Tuesday, January 29, 2008

The learning curve

To be naked is to be deprived of our clothes, and the word implies some of the embarrassment most of us feel in that condition. The word 'nude,' on the other hand, carries, in educated usage, no uncomfortable overtone. The vague image it projects into the mind is not of a huddled and defenseless body, but of a balanced, prosperous, and confident body: the body re-formed.

- Kenneth Clark, The Nude: A Study in Ideal Form

My marathon life class was last night and we had a very energetic model. I always find it a little amusing how male models nearly always use poles and ropes in creating poses to show movement, while female models, for the most part tend to adopt more natural poses. I found an interesting article Reviewing the Nude, Art Journal, Spring, 1999 by Leslie Bostrom, Marlene Malik that examines the role of models.

As usual, we started off with one minute poses....I'm beginning to hate those. Well not, not beginning. I've always hated one minute poses. It takes me more time to detach my paper from the easel than it does to do the one minute sketch. While they are useful as warm ups, too many one, two or three minute poses become tedious to me and I want to get on with the 'meat' of the class - longer poses. In this class we don't have anything longer than 20 minutes. Perhaps it was my mood or the huge chunk of compressed charcoal I was encouraged to draw with, but I struggled with these sketches and didn't do any of them much justice I'm afraid.

I've been reviewing the process of how I draw in my head and believe that I am well stuck in a detail rut where I love precise, small scale drawings full of control and realism. In twenty minutes I can only begin to scratch the surface in terms of my comfort level in getting down realistic lines and shapes. Shading is a whole different story in a short time frame. I'm just starting to develop the shapes and BAM, the time is gone. I'm usually the one whining 'awwww geeeeezzz!' when the instructor says the pose is finished.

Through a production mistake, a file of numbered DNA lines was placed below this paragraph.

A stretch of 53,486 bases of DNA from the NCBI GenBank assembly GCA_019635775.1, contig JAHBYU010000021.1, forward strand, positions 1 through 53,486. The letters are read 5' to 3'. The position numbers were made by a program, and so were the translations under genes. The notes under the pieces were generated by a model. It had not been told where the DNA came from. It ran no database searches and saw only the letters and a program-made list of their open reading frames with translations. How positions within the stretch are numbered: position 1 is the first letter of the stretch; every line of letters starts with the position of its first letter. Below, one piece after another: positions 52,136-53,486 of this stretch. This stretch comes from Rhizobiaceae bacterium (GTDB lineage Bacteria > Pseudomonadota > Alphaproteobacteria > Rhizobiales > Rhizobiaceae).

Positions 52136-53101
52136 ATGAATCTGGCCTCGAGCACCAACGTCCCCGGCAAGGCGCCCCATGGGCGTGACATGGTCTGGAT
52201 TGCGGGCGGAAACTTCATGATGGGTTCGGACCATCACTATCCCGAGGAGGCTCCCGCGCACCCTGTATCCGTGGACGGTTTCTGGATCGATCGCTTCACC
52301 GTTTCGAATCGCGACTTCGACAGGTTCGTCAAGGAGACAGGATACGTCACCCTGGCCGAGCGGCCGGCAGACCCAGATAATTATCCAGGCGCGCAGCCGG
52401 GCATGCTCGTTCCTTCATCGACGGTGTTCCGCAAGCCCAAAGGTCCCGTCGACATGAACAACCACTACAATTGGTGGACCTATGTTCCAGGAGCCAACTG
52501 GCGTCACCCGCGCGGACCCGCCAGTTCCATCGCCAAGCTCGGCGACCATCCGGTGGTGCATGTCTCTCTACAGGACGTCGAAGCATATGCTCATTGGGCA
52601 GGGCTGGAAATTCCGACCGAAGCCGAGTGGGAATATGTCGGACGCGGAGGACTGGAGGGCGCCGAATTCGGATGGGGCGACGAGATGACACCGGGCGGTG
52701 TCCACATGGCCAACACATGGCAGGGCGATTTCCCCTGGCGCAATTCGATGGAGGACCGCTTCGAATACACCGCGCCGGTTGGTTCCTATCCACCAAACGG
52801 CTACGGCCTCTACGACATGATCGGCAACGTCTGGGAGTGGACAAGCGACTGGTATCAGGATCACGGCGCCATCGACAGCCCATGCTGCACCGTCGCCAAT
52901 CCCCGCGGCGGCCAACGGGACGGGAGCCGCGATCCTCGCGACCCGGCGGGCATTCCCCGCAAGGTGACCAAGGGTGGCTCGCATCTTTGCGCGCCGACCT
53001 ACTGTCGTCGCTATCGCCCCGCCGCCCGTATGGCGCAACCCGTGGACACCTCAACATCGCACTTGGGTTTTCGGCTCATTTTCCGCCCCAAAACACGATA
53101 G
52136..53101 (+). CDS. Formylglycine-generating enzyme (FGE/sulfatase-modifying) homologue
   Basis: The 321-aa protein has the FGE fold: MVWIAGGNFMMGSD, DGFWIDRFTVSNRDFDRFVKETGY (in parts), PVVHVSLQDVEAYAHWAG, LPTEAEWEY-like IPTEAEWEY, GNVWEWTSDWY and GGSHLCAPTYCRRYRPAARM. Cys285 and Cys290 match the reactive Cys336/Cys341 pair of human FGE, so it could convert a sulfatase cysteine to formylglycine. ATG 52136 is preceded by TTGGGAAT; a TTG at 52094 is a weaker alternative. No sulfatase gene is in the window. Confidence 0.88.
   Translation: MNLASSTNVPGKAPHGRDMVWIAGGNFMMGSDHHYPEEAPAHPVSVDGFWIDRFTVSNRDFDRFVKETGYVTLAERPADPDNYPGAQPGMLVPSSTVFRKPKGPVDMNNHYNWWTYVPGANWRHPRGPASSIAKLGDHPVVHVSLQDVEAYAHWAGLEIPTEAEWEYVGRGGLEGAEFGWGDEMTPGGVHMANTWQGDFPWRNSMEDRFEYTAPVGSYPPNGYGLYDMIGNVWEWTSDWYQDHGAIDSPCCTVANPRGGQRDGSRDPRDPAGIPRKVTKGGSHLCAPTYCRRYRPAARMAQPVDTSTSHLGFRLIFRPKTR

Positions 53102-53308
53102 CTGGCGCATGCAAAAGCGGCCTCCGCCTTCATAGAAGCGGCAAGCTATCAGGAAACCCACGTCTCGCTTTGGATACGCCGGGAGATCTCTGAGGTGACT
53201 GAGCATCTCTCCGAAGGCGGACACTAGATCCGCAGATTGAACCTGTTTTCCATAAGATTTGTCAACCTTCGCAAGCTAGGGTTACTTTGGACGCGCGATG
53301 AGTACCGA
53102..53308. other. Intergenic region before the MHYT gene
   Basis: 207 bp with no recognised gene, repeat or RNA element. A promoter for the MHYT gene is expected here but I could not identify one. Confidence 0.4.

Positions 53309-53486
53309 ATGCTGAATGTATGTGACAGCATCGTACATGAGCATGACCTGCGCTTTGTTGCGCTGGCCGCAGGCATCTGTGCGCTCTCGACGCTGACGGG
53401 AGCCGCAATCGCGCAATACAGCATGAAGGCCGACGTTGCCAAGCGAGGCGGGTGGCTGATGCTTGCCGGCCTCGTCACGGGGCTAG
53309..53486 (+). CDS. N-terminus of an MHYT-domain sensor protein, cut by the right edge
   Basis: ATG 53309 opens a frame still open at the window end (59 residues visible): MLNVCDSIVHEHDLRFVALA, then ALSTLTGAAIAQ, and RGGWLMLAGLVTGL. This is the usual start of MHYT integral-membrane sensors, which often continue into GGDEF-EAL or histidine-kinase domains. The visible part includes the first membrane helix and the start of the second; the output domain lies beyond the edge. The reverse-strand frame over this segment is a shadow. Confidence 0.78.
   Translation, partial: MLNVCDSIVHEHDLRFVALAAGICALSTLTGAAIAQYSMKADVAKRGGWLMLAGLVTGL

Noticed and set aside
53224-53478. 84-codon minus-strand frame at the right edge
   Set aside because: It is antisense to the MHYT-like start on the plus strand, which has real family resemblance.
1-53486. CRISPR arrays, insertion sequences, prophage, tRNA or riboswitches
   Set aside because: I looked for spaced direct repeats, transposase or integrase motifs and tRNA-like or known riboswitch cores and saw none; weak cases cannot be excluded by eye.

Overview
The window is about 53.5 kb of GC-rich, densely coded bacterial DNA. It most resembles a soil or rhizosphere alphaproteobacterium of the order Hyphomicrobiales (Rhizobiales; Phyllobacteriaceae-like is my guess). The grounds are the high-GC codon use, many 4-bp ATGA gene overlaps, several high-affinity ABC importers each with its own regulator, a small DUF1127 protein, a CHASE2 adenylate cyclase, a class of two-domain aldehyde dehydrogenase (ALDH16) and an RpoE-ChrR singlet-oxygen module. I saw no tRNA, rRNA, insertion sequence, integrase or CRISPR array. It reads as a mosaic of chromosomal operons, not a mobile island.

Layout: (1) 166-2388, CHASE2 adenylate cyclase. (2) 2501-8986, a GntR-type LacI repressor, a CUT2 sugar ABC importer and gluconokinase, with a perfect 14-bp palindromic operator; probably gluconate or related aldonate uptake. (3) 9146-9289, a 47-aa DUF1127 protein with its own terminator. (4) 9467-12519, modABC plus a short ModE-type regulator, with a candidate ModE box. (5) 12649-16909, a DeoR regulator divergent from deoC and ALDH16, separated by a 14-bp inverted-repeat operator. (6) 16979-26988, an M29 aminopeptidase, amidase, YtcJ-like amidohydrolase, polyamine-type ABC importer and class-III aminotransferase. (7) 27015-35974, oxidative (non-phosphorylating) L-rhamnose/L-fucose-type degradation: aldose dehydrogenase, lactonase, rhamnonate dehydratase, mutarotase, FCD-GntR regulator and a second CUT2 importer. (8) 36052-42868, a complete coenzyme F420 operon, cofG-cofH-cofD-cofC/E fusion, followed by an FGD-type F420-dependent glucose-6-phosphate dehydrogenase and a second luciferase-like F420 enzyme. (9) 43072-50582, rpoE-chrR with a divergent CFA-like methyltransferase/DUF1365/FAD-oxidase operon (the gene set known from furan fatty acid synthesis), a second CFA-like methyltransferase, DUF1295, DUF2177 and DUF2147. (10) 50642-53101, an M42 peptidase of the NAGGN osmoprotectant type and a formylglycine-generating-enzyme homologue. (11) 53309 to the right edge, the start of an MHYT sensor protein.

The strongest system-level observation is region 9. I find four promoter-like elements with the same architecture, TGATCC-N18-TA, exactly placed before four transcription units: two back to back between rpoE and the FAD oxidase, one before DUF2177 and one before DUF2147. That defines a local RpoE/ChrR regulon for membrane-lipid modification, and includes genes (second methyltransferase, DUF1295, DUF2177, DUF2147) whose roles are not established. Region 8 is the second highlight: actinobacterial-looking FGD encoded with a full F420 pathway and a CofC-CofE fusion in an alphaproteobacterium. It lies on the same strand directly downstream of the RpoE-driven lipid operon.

That gap of 20 plus years since life class is showing me that the re-learning curve is steeper than I thought it would be.


Jo Castillo said...

I feel for you in your frustration. Sounds familiar. The sketches look good from my view. :)

Interesting quote.

Billie Crain said...

i think you did a bangup job with the charcoal, Jeanette! your sketching skills are paying off bigtime!!!

Jeanette said...

Thanks Jo, I'll persevere and get there eventually!

Its the large (huge) format that's throwing me Billie, but thanks for the kind thoughts.

Jeanette said...

Thanks Jo, I'll persevere and get there eventually!

Its the large (huge) format that's throwing me Billie, but thanks for the kind thoughts.

vivien said...

I thought your fast poses were great! there isn't time to catch more than the essential elements and you've done that - you've caught the essence of the pose really well. :)

Anonymous said...

Criky I remember my life drawing class's experience lol, a steep learning but I did enjoy it. Yours look great

Katherine said...

Gosh - I couldn't redo paper on an easel and do quickies! Try getting a sketchpad with one of the wire ring binder things. Then just sit and work in a largish sketchpad for the one minute ones - flipping over sheets as you go. They're only warm up/get your eye on/loosen up exercises when all said and done.

Or maybe try using one sheet of paper on the easel and draw a bit smaller. Lots of studies on one sheet - and if the tutor asks why just smile sweetly as say "Just like Michaelangelo"!

So far as the models are concerned, I think the pole is some form of giant erectile metaphor for the fact that they are 'real men' really....just in case anyone was thinking any different. Either that or essential to all those who are wont to say "I was classically trained"!